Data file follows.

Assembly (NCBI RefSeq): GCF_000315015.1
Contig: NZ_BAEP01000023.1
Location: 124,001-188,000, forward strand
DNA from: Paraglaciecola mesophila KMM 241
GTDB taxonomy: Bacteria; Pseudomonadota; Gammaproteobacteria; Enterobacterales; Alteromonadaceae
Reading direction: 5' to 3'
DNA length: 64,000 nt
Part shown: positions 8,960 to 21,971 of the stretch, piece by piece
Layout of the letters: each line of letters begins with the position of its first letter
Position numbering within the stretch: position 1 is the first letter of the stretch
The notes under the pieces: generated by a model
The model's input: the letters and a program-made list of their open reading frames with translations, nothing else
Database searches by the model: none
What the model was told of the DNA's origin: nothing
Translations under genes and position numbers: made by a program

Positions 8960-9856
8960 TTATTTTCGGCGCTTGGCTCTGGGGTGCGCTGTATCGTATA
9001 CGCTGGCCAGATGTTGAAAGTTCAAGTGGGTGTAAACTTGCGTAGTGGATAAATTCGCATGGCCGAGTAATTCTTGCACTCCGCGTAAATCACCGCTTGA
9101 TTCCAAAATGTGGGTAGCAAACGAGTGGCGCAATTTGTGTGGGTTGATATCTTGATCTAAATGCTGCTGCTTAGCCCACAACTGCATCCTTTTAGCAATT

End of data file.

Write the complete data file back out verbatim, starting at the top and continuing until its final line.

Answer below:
Assembly (NCBI RefSeq): GCF_000315015.1
Contig: NZ_BAEP01000023.1
Location: 124,001-188,000, forward strand
DNA from: Paraglaciecola mesophila KMM 241
GTDB taxonomy: Bacteria; Pseudomonadota; Gammaproteobacteria; Enterobacterales; Alteromonadaceae
Reading direction: 5' to 3'
DNA length: 64,000 nt
Part shown: positions 8,960 to 21,971 of the stretch, piece by piece
Layout of the letters: each line of letters begins with the position of its first letter
Position numbering within the stretch: position 1 is the first letter of the stretch
The notes under the pieces: generated by a model
The model's input: the letters and a program-made list of their open reading frames with translations, nothing else
Database searches by the model: none
What the model was told of the DNA's origin: nothing
Translations under genes and position numbers: made by a program

Positions 8960-9856
8960 TTATTTTCGGCGCTTGGCTCTGGGGTGCGCTGTATCGTATA
9001 CGCTGGCCAGATGTTGAAAGTTCAAGTGGGTGTAAACTTGCGTAGTGGATAAATTCGCATGGCCGAGTAATTCTTGCACTCCGCGTAAATCACCGCTTGA
9101 TTCCAAAATGTGGGTAGCAAACGAGTGGCGCAATTTGTGTGGGTTGATATCTTGATCTAAATGCTGCTGCTTAGCCCACAACTGCATCCTTTTAGCAATT